I love working with young companies. For the most part, they just want to see their products being used by happy customers. That’s usually why they started the company. They identified a customer problem and built a product to solve it. The CEO is usually leading the sale and doing a great job of applying the solution to solve the customer’s problem.
Then the company makes its first sales hires. Everyone is excited. The technology is so far ahead of the competition, there’s so much opportunity, and there are so many potential customers to win. The new hires have sales experience but need a lot of help to understand the product capabilities. The CEO helps them understand the features, the product roadmap, and the vision for the future. The new sellers practice the value proposition, learn key messages, refine the pitch, and begin to explore the competitive landscape.
Then the sellers start calling on prospective customers. They’re professional and seasoned sellers, but the CEO can’t help wondering why they’re not closing as many deals as the CEO did, and they’re all small deals. On examining the deals, the CEO sees a lot more potential than was captured. Looking at the opportunities that weren’t won, the CEO gets frustrated because it seems that the customers have real problems that the company’s product could fix, but somehow the message isn’t getting through.
Does this sound familiar?
This sequence of events is, of course, not completely unique to young startup companies. When sellers don’t understand the customer’s business, they can’t apply their products to solve the customer’s business problem.
According to the “Executive Buyer Insight Study” from Forrester Research, most salespeople (71%) are knowledgeable about their own products, but just 36% of business leaders think salespeople are knowledgeable about their customers’ business.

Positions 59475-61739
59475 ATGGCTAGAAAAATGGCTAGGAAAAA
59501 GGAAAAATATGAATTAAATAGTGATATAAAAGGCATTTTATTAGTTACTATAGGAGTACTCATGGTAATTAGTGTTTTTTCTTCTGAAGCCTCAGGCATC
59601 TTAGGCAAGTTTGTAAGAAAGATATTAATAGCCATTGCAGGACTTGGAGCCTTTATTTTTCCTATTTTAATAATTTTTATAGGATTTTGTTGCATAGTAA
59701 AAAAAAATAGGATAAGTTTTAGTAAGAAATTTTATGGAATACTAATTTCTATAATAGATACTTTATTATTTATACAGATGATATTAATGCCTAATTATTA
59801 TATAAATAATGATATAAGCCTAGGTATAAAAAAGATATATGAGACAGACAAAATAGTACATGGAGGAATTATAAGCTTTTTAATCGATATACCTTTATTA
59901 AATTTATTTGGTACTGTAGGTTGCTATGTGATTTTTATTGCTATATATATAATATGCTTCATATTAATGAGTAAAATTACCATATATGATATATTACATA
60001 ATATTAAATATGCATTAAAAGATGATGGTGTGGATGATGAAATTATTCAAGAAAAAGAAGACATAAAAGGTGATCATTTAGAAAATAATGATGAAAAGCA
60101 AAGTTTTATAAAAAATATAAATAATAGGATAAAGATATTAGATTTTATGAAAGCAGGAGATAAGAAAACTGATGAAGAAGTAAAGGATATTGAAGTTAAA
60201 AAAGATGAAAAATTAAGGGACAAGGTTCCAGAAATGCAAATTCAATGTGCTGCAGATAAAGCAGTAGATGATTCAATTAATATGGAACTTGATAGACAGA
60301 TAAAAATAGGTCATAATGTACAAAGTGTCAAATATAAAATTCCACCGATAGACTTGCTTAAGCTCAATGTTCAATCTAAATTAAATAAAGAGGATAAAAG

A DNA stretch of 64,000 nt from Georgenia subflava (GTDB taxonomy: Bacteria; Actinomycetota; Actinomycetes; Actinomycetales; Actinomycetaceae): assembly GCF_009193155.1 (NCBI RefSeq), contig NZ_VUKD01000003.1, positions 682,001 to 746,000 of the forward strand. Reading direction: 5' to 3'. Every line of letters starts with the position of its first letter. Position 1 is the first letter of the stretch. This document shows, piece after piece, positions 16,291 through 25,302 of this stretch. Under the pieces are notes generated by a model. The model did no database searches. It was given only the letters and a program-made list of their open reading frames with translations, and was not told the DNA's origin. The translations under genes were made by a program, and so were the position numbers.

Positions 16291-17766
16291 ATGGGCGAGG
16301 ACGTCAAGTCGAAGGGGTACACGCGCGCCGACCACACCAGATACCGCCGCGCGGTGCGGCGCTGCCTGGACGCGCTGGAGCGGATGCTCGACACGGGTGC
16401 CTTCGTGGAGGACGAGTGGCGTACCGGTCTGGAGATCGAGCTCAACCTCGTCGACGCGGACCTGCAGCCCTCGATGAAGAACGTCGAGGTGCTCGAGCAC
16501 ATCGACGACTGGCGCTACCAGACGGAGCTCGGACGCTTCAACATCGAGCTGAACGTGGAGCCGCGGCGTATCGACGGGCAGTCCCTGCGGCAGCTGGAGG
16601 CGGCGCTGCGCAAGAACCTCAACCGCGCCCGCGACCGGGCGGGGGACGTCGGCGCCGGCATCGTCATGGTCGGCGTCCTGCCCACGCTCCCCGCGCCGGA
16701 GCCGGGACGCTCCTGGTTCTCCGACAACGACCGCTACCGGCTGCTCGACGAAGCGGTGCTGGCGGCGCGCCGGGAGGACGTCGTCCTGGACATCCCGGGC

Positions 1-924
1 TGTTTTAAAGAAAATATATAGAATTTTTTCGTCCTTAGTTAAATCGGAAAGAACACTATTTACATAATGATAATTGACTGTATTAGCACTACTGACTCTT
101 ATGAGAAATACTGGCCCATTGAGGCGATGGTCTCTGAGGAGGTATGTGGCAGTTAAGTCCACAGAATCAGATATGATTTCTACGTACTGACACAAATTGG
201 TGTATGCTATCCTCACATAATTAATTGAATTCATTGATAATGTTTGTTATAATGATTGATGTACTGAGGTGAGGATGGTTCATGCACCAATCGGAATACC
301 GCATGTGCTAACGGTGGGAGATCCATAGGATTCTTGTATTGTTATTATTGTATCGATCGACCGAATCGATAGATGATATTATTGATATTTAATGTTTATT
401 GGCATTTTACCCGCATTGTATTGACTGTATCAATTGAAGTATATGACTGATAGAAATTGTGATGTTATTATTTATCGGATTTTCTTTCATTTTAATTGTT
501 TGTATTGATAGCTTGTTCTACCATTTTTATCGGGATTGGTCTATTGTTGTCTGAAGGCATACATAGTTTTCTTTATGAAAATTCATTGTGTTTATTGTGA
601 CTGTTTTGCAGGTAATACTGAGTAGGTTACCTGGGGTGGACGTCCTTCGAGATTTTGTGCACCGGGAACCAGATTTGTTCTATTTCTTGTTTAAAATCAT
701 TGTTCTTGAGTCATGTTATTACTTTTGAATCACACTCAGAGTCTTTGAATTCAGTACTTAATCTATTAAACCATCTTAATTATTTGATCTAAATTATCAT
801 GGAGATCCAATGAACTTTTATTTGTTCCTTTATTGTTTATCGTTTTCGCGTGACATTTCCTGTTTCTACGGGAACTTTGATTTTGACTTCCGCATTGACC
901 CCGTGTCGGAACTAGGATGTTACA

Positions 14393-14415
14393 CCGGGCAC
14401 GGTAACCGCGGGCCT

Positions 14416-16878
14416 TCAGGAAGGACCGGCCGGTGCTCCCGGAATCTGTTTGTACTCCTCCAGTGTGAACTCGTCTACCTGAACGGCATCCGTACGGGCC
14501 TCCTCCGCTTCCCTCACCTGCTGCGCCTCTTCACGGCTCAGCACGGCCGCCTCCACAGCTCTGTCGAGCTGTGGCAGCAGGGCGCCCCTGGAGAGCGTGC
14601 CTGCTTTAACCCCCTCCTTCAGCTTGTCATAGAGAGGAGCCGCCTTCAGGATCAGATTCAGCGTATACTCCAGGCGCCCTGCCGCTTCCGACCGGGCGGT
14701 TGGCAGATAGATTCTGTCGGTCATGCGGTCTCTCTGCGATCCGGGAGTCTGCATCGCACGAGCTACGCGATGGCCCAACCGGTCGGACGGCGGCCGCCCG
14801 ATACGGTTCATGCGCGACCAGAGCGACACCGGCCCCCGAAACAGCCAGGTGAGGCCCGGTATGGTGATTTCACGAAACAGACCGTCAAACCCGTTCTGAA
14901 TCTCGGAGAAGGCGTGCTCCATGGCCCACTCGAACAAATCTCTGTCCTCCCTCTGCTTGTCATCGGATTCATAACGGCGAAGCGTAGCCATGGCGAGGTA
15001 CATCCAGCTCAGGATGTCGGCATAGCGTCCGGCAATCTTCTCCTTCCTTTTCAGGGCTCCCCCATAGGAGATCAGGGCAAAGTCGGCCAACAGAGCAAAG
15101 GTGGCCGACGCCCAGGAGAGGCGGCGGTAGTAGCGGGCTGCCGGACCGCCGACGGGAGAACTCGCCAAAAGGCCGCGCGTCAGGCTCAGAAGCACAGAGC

This situation is confirmed by the Altify research report “Inside the Buyer’s Mind.” This study of 1,240 buyers and sellers finds that the value received by customers when meeting with a salesperson falls short of their expectations. Only 49% of buyers think the meetings are valuable.
So, we should not be surprised that the buyer is in the driver’s seat, doing online research and then buying just the capabilities needed to address a specific problem. This might be okay, but in most cases — particularly in IP-heavy B2B sales — an experienced salesperson focused on that industry should be able to apply their experience to help the customer think creatively about their problem. Then the sales process becomes about the solution, not the features.
The first step to accomplish this is to train new sales hires on the customers’ business problems before you train them on the product. That provides context for the product training. If you understand customers’ typical business problems, the market and industry dynamics, the typical pressures — both internal (financial, operations, and so on) and external (competitive, market, technology, customers, and so on) — then you will probably understand the impact of your solution on the customer.
Remember: The impact on the customer of a bad buying decision is typically greater than the impact on the salesperson of a lost deal.
I’ve seen small companies fail hard and fast when they cannot overcome these selling challenges. (I’ve also seen companies fail slowly — and that is even more painful.) The good news is that the solution is very straightforward: Focus on the customer first. It’s perhaps a bit obvious, but it’s always a good thing to do — and in this case, it may well make the difference.